Mrs Armitage (Launceston) to Leader of the Government in the Legislative Council, Dr Vanessa Goodwin
(1) At a Dare Shott lecture recently by Professor William Sievert whereby he stated that treatment of hepatitis C had improved dramatically and we now have new drugs that are well tolerated being taken for 12 or 24 weeks, with a cure rate of 90 per cent to 100 per cent, it was mentioned that a high number of inmates in our prisons are infected with hepatitis C.
(2) In view of this new treatment and the fact that it is highly curable in as short a time as 12 weeks or up to 24 weeks, are prisoners being given this improved treatment to reduce the number of people in our community with hepatitis C, and hopefully eliminate it?
Answer from Dr Goodwin
Mr President, I thank the member for Launceston for her question.
(1) On 1 March 2016, three treatments with direct-acting antiviral medications for chronic hepatitis C virus infection were newly subsidised through the Pharmaceutical Benefits Scheme. These can cure most people living with chronic hepatitis C.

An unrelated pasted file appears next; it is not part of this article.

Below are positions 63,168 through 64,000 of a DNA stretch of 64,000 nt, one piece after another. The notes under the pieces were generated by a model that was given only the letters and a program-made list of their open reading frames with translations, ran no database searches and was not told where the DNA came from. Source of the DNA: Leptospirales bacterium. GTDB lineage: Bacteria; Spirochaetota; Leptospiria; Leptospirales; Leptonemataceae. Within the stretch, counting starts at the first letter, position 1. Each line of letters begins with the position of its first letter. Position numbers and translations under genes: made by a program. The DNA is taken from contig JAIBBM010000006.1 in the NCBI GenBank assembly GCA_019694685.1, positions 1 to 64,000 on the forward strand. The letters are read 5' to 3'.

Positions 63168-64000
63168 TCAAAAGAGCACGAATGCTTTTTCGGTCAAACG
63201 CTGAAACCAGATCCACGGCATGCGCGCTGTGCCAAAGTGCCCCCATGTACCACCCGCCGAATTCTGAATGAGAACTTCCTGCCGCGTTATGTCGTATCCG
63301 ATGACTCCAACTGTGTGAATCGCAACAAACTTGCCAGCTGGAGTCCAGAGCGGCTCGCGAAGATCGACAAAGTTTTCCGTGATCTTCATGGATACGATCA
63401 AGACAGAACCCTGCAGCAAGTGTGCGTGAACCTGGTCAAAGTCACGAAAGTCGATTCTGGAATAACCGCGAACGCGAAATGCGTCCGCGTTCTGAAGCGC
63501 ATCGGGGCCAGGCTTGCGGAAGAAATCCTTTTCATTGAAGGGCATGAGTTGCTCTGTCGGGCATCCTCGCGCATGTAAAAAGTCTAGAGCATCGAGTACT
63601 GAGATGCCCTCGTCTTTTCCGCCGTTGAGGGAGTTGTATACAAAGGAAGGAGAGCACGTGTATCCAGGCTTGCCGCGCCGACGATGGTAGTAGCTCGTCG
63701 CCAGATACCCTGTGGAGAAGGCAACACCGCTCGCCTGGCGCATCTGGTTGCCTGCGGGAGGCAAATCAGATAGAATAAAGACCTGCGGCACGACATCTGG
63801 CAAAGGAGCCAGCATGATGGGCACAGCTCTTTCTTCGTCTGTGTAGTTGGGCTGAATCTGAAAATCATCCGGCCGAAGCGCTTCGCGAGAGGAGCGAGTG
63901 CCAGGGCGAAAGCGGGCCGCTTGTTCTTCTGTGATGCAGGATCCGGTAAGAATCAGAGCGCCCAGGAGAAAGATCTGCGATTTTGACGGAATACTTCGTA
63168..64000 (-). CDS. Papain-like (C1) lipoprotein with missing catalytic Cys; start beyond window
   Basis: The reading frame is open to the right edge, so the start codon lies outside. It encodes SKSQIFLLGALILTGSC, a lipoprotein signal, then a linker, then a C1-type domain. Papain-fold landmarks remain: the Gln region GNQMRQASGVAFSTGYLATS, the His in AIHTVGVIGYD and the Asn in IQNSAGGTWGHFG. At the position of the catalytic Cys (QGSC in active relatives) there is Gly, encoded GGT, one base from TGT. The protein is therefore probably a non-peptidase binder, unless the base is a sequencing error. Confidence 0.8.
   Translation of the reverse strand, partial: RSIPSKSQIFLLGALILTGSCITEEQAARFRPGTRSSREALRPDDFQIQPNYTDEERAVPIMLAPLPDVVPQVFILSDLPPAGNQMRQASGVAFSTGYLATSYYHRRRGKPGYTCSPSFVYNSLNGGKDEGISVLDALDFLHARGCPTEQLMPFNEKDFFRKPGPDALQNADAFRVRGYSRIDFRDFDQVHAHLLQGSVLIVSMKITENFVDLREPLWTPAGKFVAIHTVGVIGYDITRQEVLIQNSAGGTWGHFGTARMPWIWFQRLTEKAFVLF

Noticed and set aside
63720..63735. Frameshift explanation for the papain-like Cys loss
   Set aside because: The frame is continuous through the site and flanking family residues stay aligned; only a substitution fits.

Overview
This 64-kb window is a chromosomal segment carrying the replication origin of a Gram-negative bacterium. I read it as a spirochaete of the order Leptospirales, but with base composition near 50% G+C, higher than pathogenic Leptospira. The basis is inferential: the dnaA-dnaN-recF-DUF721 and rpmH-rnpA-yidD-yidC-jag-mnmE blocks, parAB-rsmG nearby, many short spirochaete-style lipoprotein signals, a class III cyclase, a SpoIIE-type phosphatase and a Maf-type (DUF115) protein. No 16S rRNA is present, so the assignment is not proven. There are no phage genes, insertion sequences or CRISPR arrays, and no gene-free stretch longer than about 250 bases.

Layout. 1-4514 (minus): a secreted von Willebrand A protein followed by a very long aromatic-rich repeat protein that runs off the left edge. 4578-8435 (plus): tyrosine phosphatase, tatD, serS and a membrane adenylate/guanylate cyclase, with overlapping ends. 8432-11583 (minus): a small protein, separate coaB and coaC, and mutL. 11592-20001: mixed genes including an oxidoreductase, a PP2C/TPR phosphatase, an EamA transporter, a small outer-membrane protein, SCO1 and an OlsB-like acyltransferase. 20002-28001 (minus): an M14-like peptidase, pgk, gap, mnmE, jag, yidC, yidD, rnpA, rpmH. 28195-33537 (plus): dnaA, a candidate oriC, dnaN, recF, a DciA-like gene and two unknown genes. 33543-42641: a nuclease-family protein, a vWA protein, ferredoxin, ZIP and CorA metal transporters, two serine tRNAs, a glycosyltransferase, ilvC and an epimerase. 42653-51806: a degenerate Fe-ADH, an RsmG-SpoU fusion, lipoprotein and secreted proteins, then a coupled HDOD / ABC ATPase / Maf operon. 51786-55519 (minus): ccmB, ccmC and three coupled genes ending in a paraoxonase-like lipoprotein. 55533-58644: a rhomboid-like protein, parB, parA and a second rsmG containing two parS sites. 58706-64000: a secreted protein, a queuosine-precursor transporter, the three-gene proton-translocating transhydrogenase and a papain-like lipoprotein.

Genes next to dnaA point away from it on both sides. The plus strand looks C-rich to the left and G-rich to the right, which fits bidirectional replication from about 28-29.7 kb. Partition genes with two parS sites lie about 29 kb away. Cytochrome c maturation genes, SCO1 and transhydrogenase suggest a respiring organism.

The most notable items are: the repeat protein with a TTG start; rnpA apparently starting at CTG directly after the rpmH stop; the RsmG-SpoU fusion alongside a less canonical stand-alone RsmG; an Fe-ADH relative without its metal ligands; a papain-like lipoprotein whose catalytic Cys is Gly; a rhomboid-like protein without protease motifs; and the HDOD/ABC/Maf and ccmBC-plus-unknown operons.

(2) Treatment of prisoners is a priority to reduce the incidence of HCV transmission. The Australian Government has ensured that the new medications for hepatitis C are funded for people in prison. The Tasmanian Correctional Primary Health Service is screening, assessing and treating prisoners for hepatitis C across maximum security, minimum security and the women's prison. The Correctional Primary Health Service is also developing strategies to ensure follow up for people who may re-enter the community prior to treatment completion.
The Department of Health and Human Services, through Public Health Services, has established a collaborative working group to help coordinate approaches to treating viral hepatitis in Tasmania. Members of the group have developed and implemented clinical pathways for managing hepatitis C and streamlined the referral process for GPs to prescribe hepatitis C medications in consultation with a specialist.